In a quiet neighborhood in the heart of Bruges is the historical Walplein, a picturesque town square that city records show has been the location of a brewery since 1562. Here, nestled in amongst the old stone buildings, is Huisbrouwerij De Halve Maan where the tradition of crafting local brews is now carried on by the 6th generation of the Maes family, who’ve owned and operated ‘the Half Moon’ brewery since 1856.
The Half Moon Brewery offers wonderful tours in various languages, and the English tour was outstanding. Our guide was friendly, funny and energetic. The tour tells the story of the brew house throughout the years. You’ll walk through beer storage areas and cooling chambers, where you’ll get a close up look at equipment used in the production of the beer and other drinks made here over the centuries. A highlight of the tour was stepping out onto the rooftop and getting a ‘birds eye’ view of the surrounding neighborhood, which includes the historical Beguinhof community (more on that in a future post). But the ultimate highlight was the glass of complimentary brew at the end of the tour. Each guest was allowed one drink with many choosing to sample the brewery’s signature Brugse Zot, a fresh and fruity golden blonde artisanal ale that, as the Huisbrouwerij De Halve Maan website boasts, ‘…is the one and only beer really brewed in Bruges’ town center.’Said to be unpasteurized and unfiltered, this particular Brugse Zot, is available only at the brewery, with pasteurized versions bottled off-site and distributed to area retailers. You may notice that the logo of this brew is a jester or a ‘fool’. This, so the story goes, is in homage to the moniker of Brugse Zotten (fools of Bruges) that was given to the townsfolk by Maximilian of Austria during his historical visit to the city. With this depiction of the jester, the people of Bruges show a definite sense of humor and a pride in their town and their brew.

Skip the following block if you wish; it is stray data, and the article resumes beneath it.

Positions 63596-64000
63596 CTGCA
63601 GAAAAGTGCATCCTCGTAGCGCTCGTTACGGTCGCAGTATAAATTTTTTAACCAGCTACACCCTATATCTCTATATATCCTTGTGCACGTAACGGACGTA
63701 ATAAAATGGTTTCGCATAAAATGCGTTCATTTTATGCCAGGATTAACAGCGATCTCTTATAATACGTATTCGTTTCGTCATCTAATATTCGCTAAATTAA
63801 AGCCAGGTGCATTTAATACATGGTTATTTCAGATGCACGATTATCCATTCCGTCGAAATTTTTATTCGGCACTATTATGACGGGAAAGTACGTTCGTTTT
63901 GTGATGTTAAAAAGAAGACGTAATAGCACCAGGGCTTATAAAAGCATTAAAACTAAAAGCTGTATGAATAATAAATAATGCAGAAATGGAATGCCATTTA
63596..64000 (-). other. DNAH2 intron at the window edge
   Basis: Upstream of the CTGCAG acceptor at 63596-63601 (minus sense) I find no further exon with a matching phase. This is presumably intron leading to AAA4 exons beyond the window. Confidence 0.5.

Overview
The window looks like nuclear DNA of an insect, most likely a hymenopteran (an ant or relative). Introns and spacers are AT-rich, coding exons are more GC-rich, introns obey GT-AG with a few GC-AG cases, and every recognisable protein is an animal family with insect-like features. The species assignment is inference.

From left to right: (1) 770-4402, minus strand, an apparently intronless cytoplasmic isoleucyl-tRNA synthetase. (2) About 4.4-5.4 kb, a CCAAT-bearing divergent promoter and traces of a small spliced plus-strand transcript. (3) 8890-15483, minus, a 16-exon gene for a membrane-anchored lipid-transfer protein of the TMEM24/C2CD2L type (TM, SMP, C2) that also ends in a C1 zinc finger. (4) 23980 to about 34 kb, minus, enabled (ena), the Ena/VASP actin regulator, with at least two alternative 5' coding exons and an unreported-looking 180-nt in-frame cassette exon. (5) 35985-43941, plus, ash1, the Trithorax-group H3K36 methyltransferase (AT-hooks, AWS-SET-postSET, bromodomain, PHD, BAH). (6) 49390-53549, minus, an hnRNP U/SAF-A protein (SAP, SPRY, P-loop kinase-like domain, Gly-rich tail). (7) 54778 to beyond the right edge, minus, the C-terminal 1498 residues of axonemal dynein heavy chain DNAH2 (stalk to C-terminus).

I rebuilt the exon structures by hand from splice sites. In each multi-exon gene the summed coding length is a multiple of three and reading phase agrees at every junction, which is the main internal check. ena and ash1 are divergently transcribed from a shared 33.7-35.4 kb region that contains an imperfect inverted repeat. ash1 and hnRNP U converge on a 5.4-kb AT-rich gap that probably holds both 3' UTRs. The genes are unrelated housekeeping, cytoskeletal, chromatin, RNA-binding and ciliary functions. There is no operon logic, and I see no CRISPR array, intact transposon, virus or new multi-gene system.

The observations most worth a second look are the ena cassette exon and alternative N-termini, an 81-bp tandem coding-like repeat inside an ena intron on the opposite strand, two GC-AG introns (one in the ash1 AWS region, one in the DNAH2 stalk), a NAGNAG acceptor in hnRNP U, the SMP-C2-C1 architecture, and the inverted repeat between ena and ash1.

In addition to the Brugse Zot ales, De Halve Maan also produces a brew called Straffe Hendrik, a triple ale created in 1981 for a celebration inaugurating a statue of Saint Arnold, patron saint of Belgian brewers. It’s reportedly a very strong brew, hence the name which means ‘Strong Henry’, where Henry likely refers to brewer/owner Henri Maes. The Straffe Hendrik is quite possibly, as the brewery site notes ‘the last authentic Tripel Ale of Bruges’.
According to Mike, the Brugse Zot unfiltered/unpasteurized is the best beer he’s tasted in all of his travels and he’s tried brews in over 20 countries in Europe, 6 Canadian Provinces and 40 U.S. states. Now that’s saying something about Brugse Zot…or about Mike!
Note: The tours, which take about 1 hour, require lots of steep stair climbing